When my oldest child (my son) was just a wee baby, I lived two doors away from Val, a lovely stay-at-home mum, who had two little boys of her own. Like me, Val loved to cook, and we spent many happy hours together cooking, taste-testing and discussing recipes - particularly the quick and simple, old fashioned Aussie kind.
morsel [/ˈmɔːs(ə)l/] noun.
A small piece or quantity of food; a mouthful. Something very tasty and appetising. A treat or tidbit.
In the introduction to her latest book, Food for Sharing Italian Style, Liliana Battle, shares a narrative about watching an elderly couple who were sitting at the table next to her in a restaurant.
'I smiled, and thought how nice it was to see two people well into their eighties still going out... to enjoy a meal together. Then I watched as they just sat there, not speaking, not even looking at each other. It was almost painful to watch... but then the waiter came out and placed a plate of food in front of each of them... they talked, they laughed and they came to life in front of my eyes,' she writes.
A Year in My Real Food Kitchen is the second book from Emma Galloway - former chef, photographer and creator of the multi-award-winning food blog, My Darling Lemon Thyme.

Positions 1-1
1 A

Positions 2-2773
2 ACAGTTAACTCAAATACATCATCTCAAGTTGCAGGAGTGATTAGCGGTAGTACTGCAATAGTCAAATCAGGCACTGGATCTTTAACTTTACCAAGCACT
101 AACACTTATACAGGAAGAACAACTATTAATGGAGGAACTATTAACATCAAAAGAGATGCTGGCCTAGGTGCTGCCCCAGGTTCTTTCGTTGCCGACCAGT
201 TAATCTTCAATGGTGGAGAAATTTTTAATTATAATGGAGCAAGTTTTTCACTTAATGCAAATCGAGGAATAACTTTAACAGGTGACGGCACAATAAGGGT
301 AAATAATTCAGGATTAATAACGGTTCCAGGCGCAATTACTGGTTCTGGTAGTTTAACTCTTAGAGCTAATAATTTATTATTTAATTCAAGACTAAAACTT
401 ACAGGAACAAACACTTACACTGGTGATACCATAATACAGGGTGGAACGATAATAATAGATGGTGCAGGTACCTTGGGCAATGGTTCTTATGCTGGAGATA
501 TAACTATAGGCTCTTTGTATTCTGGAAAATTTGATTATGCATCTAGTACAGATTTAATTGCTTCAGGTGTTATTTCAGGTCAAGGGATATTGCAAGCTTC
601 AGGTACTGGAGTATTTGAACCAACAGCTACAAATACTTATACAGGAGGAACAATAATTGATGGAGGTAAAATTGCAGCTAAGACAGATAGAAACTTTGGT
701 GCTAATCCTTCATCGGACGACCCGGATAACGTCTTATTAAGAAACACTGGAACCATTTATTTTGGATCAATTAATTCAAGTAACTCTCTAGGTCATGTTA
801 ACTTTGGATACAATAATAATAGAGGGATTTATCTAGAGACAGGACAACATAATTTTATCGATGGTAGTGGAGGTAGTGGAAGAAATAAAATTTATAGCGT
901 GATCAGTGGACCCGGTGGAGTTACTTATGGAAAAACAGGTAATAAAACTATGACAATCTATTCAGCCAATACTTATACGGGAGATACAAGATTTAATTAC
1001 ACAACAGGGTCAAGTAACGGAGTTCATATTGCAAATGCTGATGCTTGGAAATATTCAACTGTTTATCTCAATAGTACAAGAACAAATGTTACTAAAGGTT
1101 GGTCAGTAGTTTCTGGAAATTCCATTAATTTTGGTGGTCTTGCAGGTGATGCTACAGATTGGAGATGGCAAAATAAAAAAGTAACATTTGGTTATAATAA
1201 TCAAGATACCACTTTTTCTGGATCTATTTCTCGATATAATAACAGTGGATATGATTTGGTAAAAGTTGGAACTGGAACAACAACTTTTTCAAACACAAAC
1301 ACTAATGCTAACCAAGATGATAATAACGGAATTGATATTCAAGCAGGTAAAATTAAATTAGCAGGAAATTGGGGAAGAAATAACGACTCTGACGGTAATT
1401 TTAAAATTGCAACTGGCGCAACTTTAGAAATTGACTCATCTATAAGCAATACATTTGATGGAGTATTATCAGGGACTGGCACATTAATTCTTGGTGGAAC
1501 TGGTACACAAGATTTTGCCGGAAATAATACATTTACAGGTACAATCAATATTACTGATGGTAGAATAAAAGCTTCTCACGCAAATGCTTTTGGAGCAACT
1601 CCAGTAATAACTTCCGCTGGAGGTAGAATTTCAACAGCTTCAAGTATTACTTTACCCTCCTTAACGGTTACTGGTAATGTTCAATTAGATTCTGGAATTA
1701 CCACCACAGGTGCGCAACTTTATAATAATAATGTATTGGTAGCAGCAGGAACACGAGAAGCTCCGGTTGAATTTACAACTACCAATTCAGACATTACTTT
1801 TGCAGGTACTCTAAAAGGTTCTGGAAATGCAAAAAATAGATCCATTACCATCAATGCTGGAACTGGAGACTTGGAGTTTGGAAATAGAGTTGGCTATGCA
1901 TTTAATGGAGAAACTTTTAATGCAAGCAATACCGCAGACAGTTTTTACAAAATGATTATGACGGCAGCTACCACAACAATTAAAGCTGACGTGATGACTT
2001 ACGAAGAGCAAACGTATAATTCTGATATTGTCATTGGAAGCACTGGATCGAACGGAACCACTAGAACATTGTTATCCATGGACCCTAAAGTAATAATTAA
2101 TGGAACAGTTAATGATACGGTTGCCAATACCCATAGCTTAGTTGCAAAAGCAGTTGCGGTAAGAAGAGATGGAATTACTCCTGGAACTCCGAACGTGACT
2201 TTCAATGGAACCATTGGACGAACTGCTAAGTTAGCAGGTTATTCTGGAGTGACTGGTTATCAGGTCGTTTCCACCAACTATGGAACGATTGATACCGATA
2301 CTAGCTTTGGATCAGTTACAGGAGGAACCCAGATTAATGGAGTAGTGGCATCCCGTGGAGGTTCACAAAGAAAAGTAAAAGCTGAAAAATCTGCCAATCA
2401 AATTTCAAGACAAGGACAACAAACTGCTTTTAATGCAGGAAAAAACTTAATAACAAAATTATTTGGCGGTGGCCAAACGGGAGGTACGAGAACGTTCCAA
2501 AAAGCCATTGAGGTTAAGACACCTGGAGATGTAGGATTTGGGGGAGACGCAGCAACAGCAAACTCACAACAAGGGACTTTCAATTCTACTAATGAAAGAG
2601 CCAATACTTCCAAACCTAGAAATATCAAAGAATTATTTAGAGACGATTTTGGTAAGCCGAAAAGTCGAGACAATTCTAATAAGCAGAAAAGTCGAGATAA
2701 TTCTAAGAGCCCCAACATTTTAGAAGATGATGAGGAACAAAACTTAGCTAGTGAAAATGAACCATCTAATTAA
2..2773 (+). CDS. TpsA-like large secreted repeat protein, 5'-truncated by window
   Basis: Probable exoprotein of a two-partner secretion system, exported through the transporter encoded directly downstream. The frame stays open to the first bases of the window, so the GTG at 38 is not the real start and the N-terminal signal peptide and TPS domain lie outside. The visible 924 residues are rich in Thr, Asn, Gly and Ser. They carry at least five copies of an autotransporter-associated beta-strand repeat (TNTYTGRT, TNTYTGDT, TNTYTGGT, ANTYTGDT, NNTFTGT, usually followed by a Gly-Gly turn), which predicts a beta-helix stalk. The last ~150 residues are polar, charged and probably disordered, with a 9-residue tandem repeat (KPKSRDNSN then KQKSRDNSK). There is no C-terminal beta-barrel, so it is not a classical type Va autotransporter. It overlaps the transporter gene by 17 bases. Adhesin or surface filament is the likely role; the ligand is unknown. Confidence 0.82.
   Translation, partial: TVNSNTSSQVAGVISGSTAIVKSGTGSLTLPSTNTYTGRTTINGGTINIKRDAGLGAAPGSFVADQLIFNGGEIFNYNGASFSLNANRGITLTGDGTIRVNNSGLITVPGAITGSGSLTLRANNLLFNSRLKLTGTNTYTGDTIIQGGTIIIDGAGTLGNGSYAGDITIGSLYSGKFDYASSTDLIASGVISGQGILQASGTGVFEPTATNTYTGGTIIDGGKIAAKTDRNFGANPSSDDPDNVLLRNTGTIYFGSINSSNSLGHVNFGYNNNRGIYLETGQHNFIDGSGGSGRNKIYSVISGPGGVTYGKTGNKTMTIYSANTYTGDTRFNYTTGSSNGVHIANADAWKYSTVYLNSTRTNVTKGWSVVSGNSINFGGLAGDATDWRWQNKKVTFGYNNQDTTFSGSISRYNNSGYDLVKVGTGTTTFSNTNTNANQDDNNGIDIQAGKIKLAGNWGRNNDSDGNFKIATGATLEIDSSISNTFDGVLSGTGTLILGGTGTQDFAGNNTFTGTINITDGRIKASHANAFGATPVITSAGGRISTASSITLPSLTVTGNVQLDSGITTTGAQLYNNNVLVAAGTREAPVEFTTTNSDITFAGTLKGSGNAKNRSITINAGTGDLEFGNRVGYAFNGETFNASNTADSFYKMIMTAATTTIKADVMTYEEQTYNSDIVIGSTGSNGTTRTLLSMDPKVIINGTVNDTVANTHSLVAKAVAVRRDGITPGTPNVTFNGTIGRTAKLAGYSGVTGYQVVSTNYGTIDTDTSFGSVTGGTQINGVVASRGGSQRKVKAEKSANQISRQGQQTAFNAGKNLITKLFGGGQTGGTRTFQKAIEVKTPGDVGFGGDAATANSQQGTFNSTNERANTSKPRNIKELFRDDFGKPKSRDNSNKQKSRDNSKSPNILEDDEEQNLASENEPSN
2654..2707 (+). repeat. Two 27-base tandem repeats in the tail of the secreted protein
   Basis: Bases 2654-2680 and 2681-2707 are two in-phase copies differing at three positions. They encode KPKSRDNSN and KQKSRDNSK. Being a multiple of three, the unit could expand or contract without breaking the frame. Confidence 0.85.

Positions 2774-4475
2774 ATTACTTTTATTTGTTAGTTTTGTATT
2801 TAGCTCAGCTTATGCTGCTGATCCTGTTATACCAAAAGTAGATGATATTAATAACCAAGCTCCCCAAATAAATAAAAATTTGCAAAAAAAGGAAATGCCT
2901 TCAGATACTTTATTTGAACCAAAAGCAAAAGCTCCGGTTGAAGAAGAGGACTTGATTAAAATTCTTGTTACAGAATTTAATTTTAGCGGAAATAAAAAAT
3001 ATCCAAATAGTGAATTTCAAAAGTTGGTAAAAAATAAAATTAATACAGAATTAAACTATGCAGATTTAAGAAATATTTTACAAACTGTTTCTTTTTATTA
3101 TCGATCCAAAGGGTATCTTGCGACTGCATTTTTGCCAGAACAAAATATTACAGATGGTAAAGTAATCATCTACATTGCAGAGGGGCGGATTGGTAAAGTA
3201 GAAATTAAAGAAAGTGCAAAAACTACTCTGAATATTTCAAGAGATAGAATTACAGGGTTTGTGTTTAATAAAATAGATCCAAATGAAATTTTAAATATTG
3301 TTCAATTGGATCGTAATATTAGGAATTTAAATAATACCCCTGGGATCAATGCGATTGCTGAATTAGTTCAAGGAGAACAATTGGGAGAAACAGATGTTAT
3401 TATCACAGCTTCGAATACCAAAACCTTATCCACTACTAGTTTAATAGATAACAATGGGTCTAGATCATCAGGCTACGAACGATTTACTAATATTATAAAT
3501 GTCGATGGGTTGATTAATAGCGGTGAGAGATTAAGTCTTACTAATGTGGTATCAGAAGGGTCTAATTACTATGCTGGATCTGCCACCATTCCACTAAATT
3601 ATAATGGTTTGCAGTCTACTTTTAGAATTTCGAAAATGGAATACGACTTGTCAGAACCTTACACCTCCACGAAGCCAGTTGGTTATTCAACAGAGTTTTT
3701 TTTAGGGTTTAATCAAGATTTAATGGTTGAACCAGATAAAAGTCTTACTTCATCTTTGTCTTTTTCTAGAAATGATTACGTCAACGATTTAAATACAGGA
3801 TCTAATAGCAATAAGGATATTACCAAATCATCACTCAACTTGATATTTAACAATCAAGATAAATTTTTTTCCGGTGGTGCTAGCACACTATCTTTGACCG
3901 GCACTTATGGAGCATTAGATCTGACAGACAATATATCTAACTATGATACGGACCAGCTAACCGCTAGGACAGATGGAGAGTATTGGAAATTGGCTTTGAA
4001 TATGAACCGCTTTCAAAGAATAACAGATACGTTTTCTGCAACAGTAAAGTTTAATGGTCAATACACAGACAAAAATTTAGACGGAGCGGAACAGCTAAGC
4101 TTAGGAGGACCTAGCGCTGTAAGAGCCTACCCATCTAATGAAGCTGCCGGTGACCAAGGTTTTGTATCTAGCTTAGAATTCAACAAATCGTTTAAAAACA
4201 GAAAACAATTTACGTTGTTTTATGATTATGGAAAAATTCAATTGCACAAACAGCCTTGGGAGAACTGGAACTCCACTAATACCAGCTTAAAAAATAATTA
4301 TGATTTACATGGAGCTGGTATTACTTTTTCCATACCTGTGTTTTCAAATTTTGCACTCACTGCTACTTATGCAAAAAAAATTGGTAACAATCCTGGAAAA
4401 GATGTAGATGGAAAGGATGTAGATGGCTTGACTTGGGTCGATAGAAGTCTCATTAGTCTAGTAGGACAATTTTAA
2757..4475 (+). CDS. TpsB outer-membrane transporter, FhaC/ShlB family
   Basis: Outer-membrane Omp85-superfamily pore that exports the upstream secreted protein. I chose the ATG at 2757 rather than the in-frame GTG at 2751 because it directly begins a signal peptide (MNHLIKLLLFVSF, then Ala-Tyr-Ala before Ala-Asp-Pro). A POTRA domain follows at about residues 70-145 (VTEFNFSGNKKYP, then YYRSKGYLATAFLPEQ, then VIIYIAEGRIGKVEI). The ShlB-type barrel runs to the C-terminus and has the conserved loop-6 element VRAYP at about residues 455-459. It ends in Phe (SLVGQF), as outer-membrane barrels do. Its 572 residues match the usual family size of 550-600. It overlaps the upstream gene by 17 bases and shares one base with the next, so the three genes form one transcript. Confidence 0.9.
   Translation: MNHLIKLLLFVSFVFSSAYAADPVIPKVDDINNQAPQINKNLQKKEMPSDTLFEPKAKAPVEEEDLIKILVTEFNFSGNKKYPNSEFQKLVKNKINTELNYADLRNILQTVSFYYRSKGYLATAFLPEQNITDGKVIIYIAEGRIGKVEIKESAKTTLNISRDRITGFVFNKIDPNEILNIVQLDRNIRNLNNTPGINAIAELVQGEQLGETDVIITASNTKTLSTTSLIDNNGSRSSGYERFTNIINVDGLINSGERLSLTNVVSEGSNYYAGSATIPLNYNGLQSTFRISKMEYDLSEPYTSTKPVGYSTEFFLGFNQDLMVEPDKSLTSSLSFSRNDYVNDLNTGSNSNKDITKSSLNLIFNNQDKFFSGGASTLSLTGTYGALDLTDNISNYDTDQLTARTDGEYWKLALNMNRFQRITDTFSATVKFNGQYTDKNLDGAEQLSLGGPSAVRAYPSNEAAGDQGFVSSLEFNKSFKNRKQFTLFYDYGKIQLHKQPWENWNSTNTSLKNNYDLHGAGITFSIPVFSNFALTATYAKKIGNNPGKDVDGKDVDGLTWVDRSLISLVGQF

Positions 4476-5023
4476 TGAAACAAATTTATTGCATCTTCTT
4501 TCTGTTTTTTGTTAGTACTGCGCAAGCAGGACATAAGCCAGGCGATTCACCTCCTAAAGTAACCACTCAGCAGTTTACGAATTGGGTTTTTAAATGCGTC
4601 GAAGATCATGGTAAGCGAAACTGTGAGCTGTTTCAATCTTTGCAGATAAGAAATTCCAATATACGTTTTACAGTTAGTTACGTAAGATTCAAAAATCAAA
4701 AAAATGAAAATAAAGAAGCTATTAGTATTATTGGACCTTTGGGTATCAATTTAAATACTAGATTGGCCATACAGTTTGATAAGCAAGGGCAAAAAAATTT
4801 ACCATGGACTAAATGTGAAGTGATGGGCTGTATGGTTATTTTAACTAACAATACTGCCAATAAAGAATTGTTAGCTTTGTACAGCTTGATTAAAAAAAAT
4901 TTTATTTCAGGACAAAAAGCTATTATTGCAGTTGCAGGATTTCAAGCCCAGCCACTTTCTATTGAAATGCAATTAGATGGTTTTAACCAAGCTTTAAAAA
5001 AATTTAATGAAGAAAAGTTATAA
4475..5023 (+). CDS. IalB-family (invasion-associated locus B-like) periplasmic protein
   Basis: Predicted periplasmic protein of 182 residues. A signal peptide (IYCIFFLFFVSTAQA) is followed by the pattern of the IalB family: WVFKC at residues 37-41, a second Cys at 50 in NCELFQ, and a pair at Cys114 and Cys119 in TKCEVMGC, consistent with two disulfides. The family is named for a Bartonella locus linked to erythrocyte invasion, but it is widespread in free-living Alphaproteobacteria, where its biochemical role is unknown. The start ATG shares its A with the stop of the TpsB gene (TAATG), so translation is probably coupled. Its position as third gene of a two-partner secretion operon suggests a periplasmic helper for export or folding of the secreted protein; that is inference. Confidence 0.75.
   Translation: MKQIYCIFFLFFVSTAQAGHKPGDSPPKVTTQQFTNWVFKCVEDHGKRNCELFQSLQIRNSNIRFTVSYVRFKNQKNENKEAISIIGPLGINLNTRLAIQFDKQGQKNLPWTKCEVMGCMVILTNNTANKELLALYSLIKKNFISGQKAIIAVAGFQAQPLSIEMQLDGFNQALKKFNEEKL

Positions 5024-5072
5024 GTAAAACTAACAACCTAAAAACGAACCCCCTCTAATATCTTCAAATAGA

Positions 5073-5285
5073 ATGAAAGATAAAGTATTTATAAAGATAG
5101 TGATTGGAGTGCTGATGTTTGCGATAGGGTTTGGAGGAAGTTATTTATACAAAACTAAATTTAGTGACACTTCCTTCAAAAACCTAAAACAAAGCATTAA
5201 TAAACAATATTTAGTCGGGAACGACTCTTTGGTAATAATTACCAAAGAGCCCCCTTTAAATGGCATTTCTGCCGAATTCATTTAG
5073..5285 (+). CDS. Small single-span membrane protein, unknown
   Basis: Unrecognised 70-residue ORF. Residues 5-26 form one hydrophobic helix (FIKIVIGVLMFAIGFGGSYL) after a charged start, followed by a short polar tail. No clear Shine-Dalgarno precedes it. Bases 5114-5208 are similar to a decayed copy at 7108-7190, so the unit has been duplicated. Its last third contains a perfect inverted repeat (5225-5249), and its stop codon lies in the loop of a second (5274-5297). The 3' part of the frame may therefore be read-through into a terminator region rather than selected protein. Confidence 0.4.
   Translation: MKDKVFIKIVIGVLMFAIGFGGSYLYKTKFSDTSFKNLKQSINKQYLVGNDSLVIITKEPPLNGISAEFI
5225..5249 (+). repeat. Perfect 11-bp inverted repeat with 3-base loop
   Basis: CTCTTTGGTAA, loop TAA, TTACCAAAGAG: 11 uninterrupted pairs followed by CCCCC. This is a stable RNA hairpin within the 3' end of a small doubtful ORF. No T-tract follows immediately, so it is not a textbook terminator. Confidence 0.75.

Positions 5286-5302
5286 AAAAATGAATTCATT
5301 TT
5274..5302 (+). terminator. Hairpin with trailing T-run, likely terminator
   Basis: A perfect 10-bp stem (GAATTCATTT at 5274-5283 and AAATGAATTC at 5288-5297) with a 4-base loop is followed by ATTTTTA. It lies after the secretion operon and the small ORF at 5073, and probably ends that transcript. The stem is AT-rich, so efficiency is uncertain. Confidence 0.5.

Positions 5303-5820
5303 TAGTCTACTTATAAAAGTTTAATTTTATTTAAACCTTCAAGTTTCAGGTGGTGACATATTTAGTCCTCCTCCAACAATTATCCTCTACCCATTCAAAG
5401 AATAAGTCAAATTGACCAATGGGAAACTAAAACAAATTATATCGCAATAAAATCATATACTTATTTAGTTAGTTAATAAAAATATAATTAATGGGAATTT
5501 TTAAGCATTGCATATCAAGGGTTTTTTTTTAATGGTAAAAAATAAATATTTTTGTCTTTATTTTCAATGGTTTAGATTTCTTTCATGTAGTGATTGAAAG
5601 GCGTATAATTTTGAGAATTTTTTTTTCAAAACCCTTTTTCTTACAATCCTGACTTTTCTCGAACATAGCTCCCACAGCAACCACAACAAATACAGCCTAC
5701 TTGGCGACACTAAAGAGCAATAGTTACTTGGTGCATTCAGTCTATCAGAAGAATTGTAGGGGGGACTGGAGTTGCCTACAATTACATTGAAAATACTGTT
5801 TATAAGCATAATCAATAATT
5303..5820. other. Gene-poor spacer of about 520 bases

'Will you be making those tasty little chicken-wing thingeys?' asked Peter, as we prepared to welcome some friends for a gathering. 'Absolutely,' I replied. 'They're always a great crowd pleaser,' I added with a smile.
The frosts have come earlier than usual this year and I was fortunate enough to have plucked the last of our basil and baby tomatoes from potted plants in the courtyard before they felt the cruel bite of winter.
A brief conversation earlier this week reminded me of something that Fred Savage, a.k.a. Kevin Arnold, said in one of my favourite TV shows, The Wonder Years (1988-93). 'Growing up happens in a heartbeat. One day you're in diapers; the next day you're gone. But the memories of childhood stay with you for the long haul.'
Once upon a time I knew a Greek gentleman who owned a 'fish and chip shop'. Some people thought of it as more of a 'hamburger joint' or 'steak house', while others referred to it lovingly as a 'greasy spoon'. The owner was a humble and kindly fellow, who worked hard, loved to philosophise, and was proud of the food and beverages that he served in what he referred to as his 'coffee lounge'.
This year's harvest of Australian macadamias is almost finished and the season has been a cracker, so make sure you pop some Aussie macadamias into the market basket when you go shopping this weekend.
In the 1960s when I was in primary school, my friends and I would pop over to the milk bar at the village shopping centre that was right next door to our school. This was in the good old days when a kid could buy a decent-sized bag of mixed lollies with around twenty cents. Looking back, I don't really know how the owner of the store stayed sane, with a gaggle of little children standing at his counter for what seemed like ages, eyes wide, umming and ahing, and doing their best to choose a good selection of sweeties. I do know that my dentist was a happy man, that I can tell you for certain.
Hello. I'm Liz, the writer, cook and traveller behind 'Good Things'.
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I use Australian standard measuring cups and spoons in my recipes.